Study population

Of 5625 patients hospitalized for HF, 467 with a history of cancer before hospitalization for HF were excluded. Thus, the study cohort consisted of 5158 patients with HF, 2091 with and 3067 without AF (Fig. 1).

Fig. 1
figure1

Selection of study population

The CHA2DS2-VASc score for each patient was calculated as described [8]. Patients with HF only and no additional risk factors for stroke were assigned a CHA2DS2-VASc score of 1. The CHA2DS2-VASc score was considered a categorical variable, classified as scores of 1, 2, 3, 4, 5, 6, and ≥ 7, to calculate the incidence rates for stroke and death. The CHA2DS2-VASc score was also considered a continuous variable to assess its ability to predict stroke and death. Medications used before hospital discharge were analyzed. Information on stroke and all-cause mortality was recorded during follow-up.

Statistical analysis

Baseline characteristics at the time of hospitalization for HF were described using means and standard deviations for continuous variables and percentages for categorical variables. The rates of stroke and all-cause death were computed as the number of patients with stroke and death during the follow-up period, divided by the total person-years at risk, and were reported as number of patients per 100 person-years.

The association between CHA2DS2-VASc score and each outcome was determined by Cox’s proportional hazard regression analyses, performed after adjusting for potential confounders. Hazard ratios (HRs) and 95% confidence intervals (CIs) were estimated. Also, competing risk regression analysis using the Fine and Gray model was performed, taking into account the high mortality rate of patients with acute HF [16]. The discriminatory properties of the CHA2DS2-VASc score were quantified using the area under the receiver-operating characteristic (ROC) curve (AUC) and time-dependent AUC [17]. The AUC and 95% CI for each endpoint were calculated by non-parametric methods. Time-dependent AUC was considered the probability that a randomly selected patient who experienced the event of interest before a given time had a higher risk score than a control patient who did not experience that event before a given time. Time-dependent AUC was calculated for 1 and 2 year follow-up, and their 95% CIs were obtained by bootstrapping using 1000 bootstrap samples.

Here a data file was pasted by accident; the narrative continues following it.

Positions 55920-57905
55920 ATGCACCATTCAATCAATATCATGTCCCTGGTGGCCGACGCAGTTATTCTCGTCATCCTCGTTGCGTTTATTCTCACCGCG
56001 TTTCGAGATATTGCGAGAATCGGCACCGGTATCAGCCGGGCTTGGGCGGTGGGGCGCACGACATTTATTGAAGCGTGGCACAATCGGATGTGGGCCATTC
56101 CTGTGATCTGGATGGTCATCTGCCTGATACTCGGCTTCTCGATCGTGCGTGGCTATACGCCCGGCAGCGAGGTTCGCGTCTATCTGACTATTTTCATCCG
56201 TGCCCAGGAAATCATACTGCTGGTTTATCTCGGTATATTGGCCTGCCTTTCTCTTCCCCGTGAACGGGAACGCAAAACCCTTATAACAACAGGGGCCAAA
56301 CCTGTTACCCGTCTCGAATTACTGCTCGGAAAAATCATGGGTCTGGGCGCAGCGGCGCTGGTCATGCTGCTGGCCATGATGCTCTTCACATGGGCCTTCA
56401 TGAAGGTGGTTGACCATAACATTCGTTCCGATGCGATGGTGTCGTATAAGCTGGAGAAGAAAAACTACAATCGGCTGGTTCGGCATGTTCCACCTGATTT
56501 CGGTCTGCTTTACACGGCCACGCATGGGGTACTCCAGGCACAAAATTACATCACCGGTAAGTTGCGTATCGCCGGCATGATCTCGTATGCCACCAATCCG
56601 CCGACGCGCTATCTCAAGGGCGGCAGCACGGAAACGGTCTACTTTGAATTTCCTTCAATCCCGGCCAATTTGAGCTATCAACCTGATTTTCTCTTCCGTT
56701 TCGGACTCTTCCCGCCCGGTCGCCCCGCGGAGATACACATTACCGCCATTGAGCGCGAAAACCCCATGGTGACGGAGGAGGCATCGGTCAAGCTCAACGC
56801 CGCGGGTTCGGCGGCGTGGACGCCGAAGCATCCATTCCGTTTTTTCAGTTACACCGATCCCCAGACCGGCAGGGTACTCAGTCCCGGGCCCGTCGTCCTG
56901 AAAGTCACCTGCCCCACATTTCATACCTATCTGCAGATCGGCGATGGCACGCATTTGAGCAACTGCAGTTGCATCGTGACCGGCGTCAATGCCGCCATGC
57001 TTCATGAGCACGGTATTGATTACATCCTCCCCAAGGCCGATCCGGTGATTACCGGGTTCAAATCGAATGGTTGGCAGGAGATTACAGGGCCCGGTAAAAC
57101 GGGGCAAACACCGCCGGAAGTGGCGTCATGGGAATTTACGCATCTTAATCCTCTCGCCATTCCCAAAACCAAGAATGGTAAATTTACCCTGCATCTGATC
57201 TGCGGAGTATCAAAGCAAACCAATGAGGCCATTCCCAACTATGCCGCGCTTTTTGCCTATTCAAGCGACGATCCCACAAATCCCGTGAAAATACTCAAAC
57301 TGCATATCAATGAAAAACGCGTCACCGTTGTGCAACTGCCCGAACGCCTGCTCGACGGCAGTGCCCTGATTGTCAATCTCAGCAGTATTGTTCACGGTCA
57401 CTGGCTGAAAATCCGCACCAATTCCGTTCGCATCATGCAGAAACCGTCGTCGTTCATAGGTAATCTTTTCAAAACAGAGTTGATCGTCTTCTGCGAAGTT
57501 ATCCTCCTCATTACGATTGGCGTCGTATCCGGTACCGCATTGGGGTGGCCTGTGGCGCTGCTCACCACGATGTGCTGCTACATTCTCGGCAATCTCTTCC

All statistical tests were two-tailed, and p-values of < 0.05 were considered statistically significant. All statistical analyses were performed using SAS software (ver. 9.4; SAS Institute, Cary, NC, USA) and R version 3.6.1 (R Foundation for Statistical Computing) with the timeROC and crr packages [18, 19].

Results

The baseline characteristics of the study participants, with and without AF, are presented in Table 1. Most patients were older than 60 years of age (75.7%) and had hypertension (62.6%). Compared with patients with HF alone, those with HF and AF were older and significantly more likely to have had a previous stroke (19.6% vs. 12.4%), valvular heart disease (VHD) (29.1% vs. 12.5%), and chronic obstructive pulmonary disease (COPD) (12.0% vs. 10.1%); to be a never smoker (65.5% vs. 58.0%); and to have been treated with an aldosterone antagonist (59.1% vs. 53.9%), loop diuretics (94.0% vs. 89.9%), digoxin (54.6% vs. 18.5%), and warfarin (60.6% vs. 13.1%). By contrast, the HF patients without AF were more likely to have diabetes mellitus (44.4% vs. 34.4%), previous chronic renal failure (15.4% vs. 12.4%), ischemic heart disease (IHD) (52.5% vs. 30.0%), and cardiomyopathy (29.3% vs. 24.3%); to be a current smoker (22.0% vs. 13.2%); and to have been treated with angiotensin-converting enzyme inhibitors (41.3% vs. 34.1%), angiotensin receptor blockers (47.1% vs. 44.3%), β-blockers (59.7% vs. 56.5%), aspirin (70.7% vs. 57.1%), and statins (53.9% vs. 37.3%).

Table 1 Baseline characteristics of the study population, stratified according to diagnosis of atrial fibrillation

Incidence rates for stroke and all-cause death after 1 and 2 years

During a mean follow-up of 2.3 years (up to 5.5 years), the rates of stroke in HF patients with and without AF were 7.0% (n = 147) and 4.1% (n = 125), respectively, and the rates of all-cause death were 38.7% (n = 807) and 37.2% (n = 1141), respectively (Additional file 1).